There are very few known illnesses that cause more dread and fear than cancer. According to the National Cancer Institute, approximately 1,762,450 new cancer cases will be diagnosed by the end of 2019, and there will be about 606,880 cancer deaths. Just about everyone has somehow been affected by the disease. It’s not just death that people fear, though. It’s also the treatment.
Radiotherapy & Cervical Cancer
Chemotherapy and radiation are uncomfortable, and they can cause their own side effects and come with their own risks. They also can cause permanent or semi-permanent changes to your body even after all traces of cancer disappear. For people who’ve had radiotherapy to treat cervical cancer, pelvic radiation disease (PRD) is a possible side-effect (PRD is also referred to commonly as “late effects” or “long-term side effects”). Its symptoms can range from mild to severe. Because of how many symptoms there are, and how many women do not report their discomfort, it is difficult to estimate how many women are affected by PSD after cervical cancer treatment. There have, however, been small surveys collected, and one found that 46% of women surveyed said they suffered from bowel or bladder changes that affected their quality of life, 56% noticed changes in their sex life, and about 40% suffered from pain. For those women who have reported their vaginal pain, many specialists recommend using a vaginal dilator for pelvic radiation recovery.
Radiotherapy utilizes high amounts of energy to destroy cancer cells, and the rays themselves can be administered externally or internally, or both. It’s common for the therapy to damage healthy cells close to the cancer site, which the body then tries to repair (as is the normal immune response). Most discomfort caused by this initial reaction is transient. Researchers think the long-term effects of PRD on the vagina (and often bladder and bowel as well) are also caused by the body’s own healing response that continues after radiotherapy ends. This perpetual inflammation can damage the blood vessels’ ability to carry adequate blood to surrounding organs. These organs then become thick and scarred, hindering their ability to function properly. Ovaries are often affected by such fibrosis, for example, which means noticeable hormone changes in pre-menopausal women. Lower estrogen levels mean the vagina can become dry and become a source of pain during sex. The PSD can cause scarring in the vagina itself, often causing shortening and tightening of vaginal muscles. Radiation can also make the sensitive vaginal tissue thin and easily damaged—not exactly a recipe for fun in the bedroom.
Enjoy Sex Again
Many women tell themselves that they’re happy to give up sexual pleasure if it means they can be cancer-free. Chronic pelvic pain seems like an acceptable trade-off. That being said, there is nothing wrong with you for wanting to enjoy sex again. It’s not a selfish desire. And that’s where vaginal dilators come in. Dilators are the approximate size and shape of tampons and can be used at many stages of healing to help elongate and widen the vagina. Regularly using a BioMoi vaginal dilator for pelvic radiation recovery can even help prevent scar tissue from forming. It can increase blood flow and help heal the top of the vagina also. If more time has already passed, and your vagina has already narrowed, dilation can open the vagina and break down some of that scar tissue. Not only that, but if you’ve lived with the pain for a while, your brain has likely learned to associate penetration with pain, which can cause involuntary muscle tightening at the mere thought of vaginal touch. Regular dilation therapy by a trained physical therapist can not only help the physical symptoms but also deprogram that fear response.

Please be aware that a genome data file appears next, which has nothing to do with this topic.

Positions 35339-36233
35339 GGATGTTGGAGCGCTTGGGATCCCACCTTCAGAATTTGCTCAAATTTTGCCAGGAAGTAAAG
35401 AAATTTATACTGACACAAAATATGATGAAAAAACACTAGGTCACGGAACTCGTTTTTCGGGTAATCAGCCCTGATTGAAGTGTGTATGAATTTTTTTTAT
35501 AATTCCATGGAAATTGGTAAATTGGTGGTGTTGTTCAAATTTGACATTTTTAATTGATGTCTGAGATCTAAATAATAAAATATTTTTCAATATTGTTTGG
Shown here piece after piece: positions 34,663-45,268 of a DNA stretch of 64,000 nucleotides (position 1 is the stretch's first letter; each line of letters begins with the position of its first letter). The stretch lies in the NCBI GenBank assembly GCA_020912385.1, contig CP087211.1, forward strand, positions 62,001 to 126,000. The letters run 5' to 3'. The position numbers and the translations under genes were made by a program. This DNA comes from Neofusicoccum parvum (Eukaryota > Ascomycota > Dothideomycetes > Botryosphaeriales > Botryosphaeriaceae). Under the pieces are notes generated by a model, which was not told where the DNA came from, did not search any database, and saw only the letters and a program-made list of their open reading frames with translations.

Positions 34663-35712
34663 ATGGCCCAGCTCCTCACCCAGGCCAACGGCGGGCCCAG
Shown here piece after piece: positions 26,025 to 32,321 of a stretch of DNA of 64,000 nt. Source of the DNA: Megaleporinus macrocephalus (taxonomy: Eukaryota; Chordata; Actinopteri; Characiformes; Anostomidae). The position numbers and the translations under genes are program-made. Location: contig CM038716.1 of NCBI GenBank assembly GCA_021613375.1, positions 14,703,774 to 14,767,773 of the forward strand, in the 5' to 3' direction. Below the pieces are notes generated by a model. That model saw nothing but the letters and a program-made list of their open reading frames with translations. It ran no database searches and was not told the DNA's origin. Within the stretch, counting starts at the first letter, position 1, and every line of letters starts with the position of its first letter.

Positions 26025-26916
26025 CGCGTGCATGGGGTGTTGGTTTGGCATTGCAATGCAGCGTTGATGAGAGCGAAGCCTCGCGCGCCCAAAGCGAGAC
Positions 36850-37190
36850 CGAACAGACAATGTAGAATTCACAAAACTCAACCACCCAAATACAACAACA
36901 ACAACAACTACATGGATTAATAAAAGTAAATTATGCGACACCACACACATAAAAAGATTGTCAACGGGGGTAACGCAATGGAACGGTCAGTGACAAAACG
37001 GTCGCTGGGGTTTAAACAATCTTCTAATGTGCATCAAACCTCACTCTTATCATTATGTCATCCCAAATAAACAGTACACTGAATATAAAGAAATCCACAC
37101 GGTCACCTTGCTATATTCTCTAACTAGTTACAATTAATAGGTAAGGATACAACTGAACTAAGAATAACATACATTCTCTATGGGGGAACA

Preventatively, the dilator can be used starting about two weeks after radiation therapy has ended. But you should always consult with your physician first. Like any physical therapy, slow and steady wins the race. And trust us, the patience is worth it. Daily use is often recommended for the first two months after radiation. Slowly, you’ll be able to increase in size, which is not only good news for your sex life, but also for your next pelvic exam and all-around daily comfort. Vaginal dilators don’t need to be used in a clinical setting, but getting help from a professional is always a great place to start. As always, if you have any questions or are worried about the level of pain you’re experiencing, contact your doctor immediately.
Being free from cancer is worth celebrating. That kind of gratitude does not necessarily need to come with a life of pain and discomfort, however. A solution as simple as routinely using a vaginal dilator for pelvic radiation recovery might be exactly what you need to experience that quality of life you remember before cancer.